Orbán ally eyes Serbian media for potential investment – EURACTIV.com
A close ally of Viktor Orbán is among the candidates for national television licenses in Serbia.
Tendering began in April for four TV broadcasting licenses, with the final award by Serbia’s Electronic Media Regulatory Authority (REM) expected in August. Among those who have reportedly joined the bidding process so far are Lőrinc Mészáros, Hungarian businessman and close friend of President Viktor Orbán.
Mészáros’ involvement signals a potential extension of a pattern seen over the past decade in which Hungarian government allies have invested significantly in media outside the country, including in Romania and North Macedonia. North, expanding a model of “media capture” that has developed nationally to alarm media freedom advocates.
Hungary is a “textbook case” of this model, Marius Dragomir, director of the Central European University’s media centre, told EURACTIV, pointing out how it has been exported to countries like Poland and Turkey. Czech Republic.
“You have this influence in many Eastern European countries,” he said, but noted that the driving force behind it varies: “In some cases you have people in power or oligarchs in other countries trying to replicate the model, and in other cases the Hungarian oligarchs are expanding to other countries.”
Media-focused civil society organizations have already begun calling for openness in the licensing process following concerns raised in the 2021 Media Freedom Rapid Response Report, which described Serbia’s EMN as “highly politicized and ineffective”.
In a letter published in May, several leading European media outlets urged the body to “ensure a fair and transparent bidding process” for the licenses, in accordance with national law and international freedom of expression standards.
The European Commission has also called for improvements to EMN, stressing in a 2021 report on Serbia’s progress towards EU membership that the organisation’s independence should be strengthened “to enable it to effectively safeguard media pluralism.
However, more could have been done at EU level to deal with rising media uptake in general, Dragomir said. “What we have today is largely the fault of the EU institutions. Fortunately, in recent years, we have seen more movement and not only at the level of legislation”.
Among those reported as bidders for the four available licenses in Serbia is Mészáros, now one of the country’s wealthiest citizens.
It would not be the first media venture included in the business activities of Mészáros, who in 2017 bought a 16.9% stake in Opimus, owner of Mediaworks, a major media company in Hungary and publisher of several influential newspapers.
Mészáros’ investment in the country’s media landscape is part of a broader trend of “media capture” in Hungary, which has seen outlets bought up by investors associated with Orbán and the ruling Fidesz party. since 2010, as well as stricter control of public media. media, media regulation and state advertising.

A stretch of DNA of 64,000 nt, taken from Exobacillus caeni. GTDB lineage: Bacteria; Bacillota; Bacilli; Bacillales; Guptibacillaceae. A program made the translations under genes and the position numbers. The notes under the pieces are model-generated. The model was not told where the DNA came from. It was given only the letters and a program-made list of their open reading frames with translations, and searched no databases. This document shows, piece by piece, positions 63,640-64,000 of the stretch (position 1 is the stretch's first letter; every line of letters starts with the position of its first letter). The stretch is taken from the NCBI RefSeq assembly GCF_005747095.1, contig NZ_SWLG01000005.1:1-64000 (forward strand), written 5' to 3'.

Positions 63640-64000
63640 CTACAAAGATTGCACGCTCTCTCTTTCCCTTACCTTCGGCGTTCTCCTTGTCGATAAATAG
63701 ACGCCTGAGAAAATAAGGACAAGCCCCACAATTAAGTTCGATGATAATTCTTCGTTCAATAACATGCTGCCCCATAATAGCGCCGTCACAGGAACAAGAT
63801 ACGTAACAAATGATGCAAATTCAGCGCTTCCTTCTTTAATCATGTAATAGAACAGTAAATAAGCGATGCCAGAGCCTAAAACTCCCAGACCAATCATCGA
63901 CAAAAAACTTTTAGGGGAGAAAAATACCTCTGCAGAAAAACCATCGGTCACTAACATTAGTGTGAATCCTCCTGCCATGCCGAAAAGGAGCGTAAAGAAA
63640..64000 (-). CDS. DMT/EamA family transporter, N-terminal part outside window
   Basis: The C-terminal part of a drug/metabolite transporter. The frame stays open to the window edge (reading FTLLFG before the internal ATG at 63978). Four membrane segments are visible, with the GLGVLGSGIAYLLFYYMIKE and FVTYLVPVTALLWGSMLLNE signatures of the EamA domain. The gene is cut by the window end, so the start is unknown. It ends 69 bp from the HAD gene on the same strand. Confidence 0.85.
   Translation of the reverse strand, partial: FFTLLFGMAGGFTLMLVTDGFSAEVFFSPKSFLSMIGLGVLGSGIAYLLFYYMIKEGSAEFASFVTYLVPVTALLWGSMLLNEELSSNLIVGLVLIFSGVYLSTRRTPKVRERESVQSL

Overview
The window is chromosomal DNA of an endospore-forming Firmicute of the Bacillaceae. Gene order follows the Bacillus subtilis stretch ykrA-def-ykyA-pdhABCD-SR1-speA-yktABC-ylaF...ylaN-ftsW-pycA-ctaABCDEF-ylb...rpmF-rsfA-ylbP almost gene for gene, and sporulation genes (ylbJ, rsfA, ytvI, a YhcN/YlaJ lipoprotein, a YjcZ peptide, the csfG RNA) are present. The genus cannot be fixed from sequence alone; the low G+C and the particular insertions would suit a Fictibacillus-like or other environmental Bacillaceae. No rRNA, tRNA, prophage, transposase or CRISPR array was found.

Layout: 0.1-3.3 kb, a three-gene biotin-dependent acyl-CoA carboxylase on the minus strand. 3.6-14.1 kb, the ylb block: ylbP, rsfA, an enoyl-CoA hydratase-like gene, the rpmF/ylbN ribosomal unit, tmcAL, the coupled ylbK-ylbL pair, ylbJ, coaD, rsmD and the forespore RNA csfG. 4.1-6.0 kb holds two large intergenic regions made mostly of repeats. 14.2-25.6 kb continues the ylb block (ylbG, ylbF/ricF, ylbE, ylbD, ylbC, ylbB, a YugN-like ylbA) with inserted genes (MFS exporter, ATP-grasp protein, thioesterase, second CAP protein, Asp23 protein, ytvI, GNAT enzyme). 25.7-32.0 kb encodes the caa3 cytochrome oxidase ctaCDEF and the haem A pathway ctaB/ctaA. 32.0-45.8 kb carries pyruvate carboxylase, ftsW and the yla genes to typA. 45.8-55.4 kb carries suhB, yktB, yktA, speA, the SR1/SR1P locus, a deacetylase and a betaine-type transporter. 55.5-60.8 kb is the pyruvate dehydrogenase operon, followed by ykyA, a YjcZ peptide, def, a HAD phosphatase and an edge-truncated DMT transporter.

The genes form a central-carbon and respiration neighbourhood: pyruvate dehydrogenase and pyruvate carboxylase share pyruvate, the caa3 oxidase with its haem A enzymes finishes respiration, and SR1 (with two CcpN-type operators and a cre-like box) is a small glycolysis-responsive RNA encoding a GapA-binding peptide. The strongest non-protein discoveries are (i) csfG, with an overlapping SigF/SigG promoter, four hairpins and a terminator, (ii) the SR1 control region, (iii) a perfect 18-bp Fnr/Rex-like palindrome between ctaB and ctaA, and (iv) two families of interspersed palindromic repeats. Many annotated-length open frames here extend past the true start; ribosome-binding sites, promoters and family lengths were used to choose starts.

In a study published earlier this year, the International Press Institute mapped the influence of Hungarian capital in foreign media, noting significant investment and expansion in Slovenia, Romania, Slovakia, Serbia and North Macedonia, especially in areas where Hungarian minority communities and thus potential voters in Hungarian elections live.
The IPI concluded that in Serbia, whose president, Aleksandr Vučić, was closely linked to In Hungary, there is considerable political influence in the Hungarian-language media ecosystem, both in terms of pro-Fidesz figures in local government and funding received from the Hungarian government through a local foundation.
Dragomir also noted that the rise of media capture is not a new phenomenon: “It started more than 10 years ago, and there were many signals from experts and activists whenever someone something used to happen when a regulator was taken over, or a country’s public media was filled with people close to the authorities.
Despite these alerts, he said, the EU argued that no instrument could be used to remedy the situation, as media regulation was the responsibility of each country.
The Commission is expected to publish its Freedom of the Media Act in September, an executive initiative designed to protect media pluralism and independence by strengthening the financial sustainability of the media and increasing transparency regarding media ownership.
The Commission last week also launched legal proceedings against Hungary following its 2021 Media Council’s decision to reject the broadcast license application of the country’s last independent radio station, Klubrádio.
“It’s really important that these institutions wake up and try to step in and build effective instruments,” Dragomir said, adding that transnational application would be key to ensuring their effectiveness.
‘I think if they are, if they’re tied to EU funding,’ he said, ‘they’re going to be very powerful because a lot of these countries are dependent on EU funds for everything , essentially, even for media uptake”.
[Edited by Luca Bertuzzi/Alice Taylor]